Op Amp Pair - Add Matched Non-Inverting

** Is that so ?

Looks like a mess that cannot work to me

Have you actually built it ?

.... Phil

Reply to
Phil Allison
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** It is not up to anyone's standards.

You are trying to bias BOTH inputs ( one fixed and one adjustable ) and you have two feedback resistors in parallel. WTF ??

** Have you looked at the app notes for the LM358 ???

Or any simple op-amp schems on the web ?

... Phil

Reply to
Phil Allison

I'm assuming you have these connections: wire pin4 to 0V wire pin8 to +12V

what you have is a virtual ground at pin2: the voltage on that pin will be maintained equal to the voltage on pin3 by the action of the op-amp so with 27K above and 15K below and 1 2 12V supply it will be about 4V

That means the input looks like a 15K resisor into a 4v supply.

easuest way to get a non-inverted output with the same sort of input is a unity gain inverter driven off the output of the first op amp

10k pin2 to pin6 10k pin6 to pin7 wire pin5 to pin3.
umop apisdn
Reply to
Jasen Betts

for a non inverting output, connect output to - input and then drive the + input with our variable voltage. The output will represent the voltage at the + input..

This type of config is used as a buffer..

In your inverting unit, it looks like your output gain is less than

1? You can achieve that with putting a R diver on the + input so that it shows less than what you have on the input. If you want gain with non inverting operation then you need to have a feed back R from the output to the - input and another R from the - input to common. This voltage divider will give you gain. If for example you put two of the same values on the - input, one from the output and one going to common, it'll give you a gain of 2.


Reply to
Maynard A. Philbrook Jr.

R1 R2 | ___ ___ ===-|___|---------+|___|------+ GND | | | | | | | | | |\| | +-+|-\ | | >+-------------+ Output Input --------------+|+/ + |/|

R1 and R2 sets the diver ratio which gives you gain.

gain = (R1+R2)/R1

That is a non inverting gain stage or what ever you want to do with it.

If you want to adjust gain for less than 1 then you can have R1 connect to the positive rail. In your prior example, I suppose you could connect a pot to R1 instead of the ground so that the wings of the pot will connect to ground and the positive rail, this will allow you to ajust your gain either way.

The trick is to first calculate your Max forward gain when the pot is all the way to COMMON/Grd, then when you ajust to the position side this will shift the gain in the backwards direction.

Of course you can also set up a single OP-amp to do differential input, meaning you can input to both the - and + from out side sources via R dividers..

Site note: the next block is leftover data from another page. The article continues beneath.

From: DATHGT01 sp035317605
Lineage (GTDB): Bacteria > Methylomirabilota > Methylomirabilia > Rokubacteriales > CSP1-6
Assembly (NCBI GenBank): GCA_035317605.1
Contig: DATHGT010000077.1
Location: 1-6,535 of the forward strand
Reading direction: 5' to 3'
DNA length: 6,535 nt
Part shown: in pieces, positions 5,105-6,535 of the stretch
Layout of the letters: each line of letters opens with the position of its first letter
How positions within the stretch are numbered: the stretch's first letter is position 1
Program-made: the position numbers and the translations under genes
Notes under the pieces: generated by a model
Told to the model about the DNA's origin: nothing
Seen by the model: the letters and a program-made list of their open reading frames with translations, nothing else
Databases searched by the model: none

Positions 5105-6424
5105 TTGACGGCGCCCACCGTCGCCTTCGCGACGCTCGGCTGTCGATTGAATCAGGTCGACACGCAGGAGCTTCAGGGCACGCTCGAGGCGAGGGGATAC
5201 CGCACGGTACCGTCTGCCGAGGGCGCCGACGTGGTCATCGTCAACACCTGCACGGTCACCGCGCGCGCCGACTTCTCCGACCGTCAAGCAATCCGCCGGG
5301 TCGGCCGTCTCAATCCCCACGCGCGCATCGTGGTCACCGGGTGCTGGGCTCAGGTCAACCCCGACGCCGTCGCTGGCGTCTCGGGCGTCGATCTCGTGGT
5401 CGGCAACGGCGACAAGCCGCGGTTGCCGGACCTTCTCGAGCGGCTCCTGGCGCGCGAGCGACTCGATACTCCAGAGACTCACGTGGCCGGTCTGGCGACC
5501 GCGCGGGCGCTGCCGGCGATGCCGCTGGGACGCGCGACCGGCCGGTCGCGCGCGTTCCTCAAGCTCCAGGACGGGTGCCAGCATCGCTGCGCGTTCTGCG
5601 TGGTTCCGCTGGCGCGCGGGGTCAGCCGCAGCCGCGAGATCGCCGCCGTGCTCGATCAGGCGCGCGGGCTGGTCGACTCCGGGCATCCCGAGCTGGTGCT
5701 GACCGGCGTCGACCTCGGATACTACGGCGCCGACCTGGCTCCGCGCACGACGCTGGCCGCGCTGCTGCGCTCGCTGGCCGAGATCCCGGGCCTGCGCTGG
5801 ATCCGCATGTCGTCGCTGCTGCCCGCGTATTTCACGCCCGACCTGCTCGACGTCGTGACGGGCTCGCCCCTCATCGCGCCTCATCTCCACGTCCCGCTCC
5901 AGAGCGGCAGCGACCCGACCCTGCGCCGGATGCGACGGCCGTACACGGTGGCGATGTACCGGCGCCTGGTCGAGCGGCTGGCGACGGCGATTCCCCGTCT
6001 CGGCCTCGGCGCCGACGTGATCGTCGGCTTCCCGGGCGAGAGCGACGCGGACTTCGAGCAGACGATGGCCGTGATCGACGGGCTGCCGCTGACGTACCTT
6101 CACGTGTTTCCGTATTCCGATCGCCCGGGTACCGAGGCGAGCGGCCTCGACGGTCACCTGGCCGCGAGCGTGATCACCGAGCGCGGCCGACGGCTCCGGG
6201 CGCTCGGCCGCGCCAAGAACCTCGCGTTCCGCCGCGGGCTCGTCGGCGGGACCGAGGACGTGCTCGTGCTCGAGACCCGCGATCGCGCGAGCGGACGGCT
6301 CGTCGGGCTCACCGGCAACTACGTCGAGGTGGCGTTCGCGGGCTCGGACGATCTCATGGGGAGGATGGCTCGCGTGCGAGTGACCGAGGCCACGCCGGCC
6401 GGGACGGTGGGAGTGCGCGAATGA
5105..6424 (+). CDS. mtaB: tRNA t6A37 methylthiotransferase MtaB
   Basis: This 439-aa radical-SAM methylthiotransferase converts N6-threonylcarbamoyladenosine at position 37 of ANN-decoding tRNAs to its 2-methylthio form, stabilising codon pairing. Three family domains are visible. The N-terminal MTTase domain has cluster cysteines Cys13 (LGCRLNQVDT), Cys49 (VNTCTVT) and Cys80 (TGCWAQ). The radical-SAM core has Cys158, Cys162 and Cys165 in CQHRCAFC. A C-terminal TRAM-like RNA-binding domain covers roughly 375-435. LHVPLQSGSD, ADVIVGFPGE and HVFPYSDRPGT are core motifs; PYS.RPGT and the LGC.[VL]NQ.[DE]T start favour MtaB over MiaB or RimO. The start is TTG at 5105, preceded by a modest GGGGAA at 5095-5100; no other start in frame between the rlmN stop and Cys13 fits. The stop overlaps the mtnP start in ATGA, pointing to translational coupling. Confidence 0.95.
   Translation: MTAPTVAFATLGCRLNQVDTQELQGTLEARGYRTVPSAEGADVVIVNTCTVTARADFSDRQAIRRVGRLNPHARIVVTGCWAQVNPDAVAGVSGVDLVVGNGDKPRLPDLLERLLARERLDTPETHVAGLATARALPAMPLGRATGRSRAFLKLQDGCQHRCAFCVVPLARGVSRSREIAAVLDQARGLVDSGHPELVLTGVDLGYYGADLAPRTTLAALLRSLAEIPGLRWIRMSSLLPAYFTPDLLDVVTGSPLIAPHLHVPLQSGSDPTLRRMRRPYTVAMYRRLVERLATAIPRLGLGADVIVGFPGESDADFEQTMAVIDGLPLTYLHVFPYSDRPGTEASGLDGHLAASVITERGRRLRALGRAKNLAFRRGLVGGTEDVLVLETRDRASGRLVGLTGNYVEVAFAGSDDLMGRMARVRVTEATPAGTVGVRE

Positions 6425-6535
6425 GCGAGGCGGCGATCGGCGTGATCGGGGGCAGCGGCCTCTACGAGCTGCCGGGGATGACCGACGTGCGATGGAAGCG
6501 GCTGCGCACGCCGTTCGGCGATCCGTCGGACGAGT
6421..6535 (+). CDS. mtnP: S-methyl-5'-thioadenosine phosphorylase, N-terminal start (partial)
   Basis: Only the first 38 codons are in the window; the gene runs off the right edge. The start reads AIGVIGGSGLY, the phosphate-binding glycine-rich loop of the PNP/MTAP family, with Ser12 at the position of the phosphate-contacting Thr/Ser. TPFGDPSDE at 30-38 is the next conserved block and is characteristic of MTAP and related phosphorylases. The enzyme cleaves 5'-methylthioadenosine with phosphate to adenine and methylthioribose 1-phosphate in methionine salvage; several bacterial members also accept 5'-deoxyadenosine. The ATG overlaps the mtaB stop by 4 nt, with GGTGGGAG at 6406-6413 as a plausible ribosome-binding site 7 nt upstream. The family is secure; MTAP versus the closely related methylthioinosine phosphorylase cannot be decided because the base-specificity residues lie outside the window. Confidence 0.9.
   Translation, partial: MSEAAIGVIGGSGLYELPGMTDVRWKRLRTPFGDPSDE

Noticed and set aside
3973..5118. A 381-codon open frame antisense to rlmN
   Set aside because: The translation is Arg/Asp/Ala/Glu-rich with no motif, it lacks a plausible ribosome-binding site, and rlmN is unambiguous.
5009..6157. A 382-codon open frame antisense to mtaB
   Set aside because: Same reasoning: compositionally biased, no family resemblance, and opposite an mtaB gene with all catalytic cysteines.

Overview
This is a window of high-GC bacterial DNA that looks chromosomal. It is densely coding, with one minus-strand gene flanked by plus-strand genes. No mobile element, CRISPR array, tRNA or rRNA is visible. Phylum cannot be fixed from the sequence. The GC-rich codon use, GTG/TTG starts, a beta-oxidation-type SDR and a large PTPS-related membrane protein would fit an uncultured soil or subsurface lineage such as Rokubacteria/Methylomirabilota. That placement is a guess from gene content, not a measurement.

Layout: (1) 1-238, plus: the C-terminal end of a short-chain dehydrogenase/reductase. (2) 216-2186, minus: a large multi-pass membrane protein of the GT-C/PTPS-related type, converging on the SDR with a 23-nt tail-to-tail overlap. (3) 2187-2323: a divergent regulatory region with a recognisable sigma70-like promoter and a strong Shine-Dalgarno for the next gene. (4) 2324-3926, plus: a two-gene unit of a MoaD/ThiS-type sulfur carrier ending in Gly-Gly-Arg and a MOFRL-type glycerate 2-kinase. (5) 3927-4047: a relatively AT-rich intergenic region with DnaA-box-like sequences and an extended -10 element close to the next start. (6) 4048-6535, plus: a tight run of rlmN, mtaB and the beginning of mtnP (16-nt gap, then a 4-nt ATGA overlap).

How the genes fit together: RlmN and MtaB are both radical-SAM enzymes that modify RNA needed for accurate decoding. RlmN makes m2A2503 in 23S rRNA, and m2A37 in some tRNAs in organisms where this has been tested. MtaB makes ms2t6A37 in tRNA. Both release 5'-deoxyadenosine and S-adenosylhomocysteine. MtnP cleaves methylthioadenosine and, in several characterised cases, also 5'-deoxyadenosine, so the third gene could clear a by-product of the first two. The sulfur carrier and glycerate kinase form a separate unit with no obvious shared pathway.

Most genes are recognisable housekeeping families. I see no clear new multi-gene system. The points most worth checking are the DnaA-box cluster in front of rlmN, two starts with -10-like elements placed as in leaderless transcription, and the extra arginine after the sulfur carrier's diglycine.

R1 R2 - ___ ___ Input --------|___|---------+|___|------+ | | | | | | | | | |\| | R3 +-+|-\ | ___ | >+-------------+ Output Input ----|___|--+--+|+/ + + |/| | .-. | | | | R4 '-' | === GND

That one will allow you to use both inputs to differentiate between the two inputs.


Reply to
Maynard A. Philbrook Jr.

You mean it has built-in redundancy?

I will change the unnecessary components and learn what it does.


Kevin Foster

Reply to
Kevin Foster

Yes. The design may not be up to your standards, but it does work.

I am looking for something similar with a non-inverted output. Or something better, in which case I can improve the existing design.

Kevin Foster

Reply to
Kevin Foster

The circuit diagram linked below is an inverting op amp.

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I would like a second one that provides non-inverted output.

I have the general idea, but would like them to match in configuration and performance as closely as possible.

Can someone please advise the best way to achieve this?

As you can tell from my drawing, I am still learning.

Thank you.

Kevin Foster

Reply to
Kevin Foster


If this is homework, getting the answer here will do you no good. Sure you might get an A on that assignment but when you have to put your big boys draws on and solve a circuit problem yourself with no help, you will not have developed that level of understanding.

EE'ing is not about solving individual text book problems. Its about solving a continuum of problems using the skills obtained from school and head lumps from figuring things out the hard way.

A few questions about your application

1) What is the end application for your circuit? 2) Why do the two need to be matched so well? 3) What is the specification for matching? 1% .1% 4) Over what frequency range must they be matched? DC? MHz? GHz? 5) Is phase important or amplitude only?
Reply to
Mook Johnson

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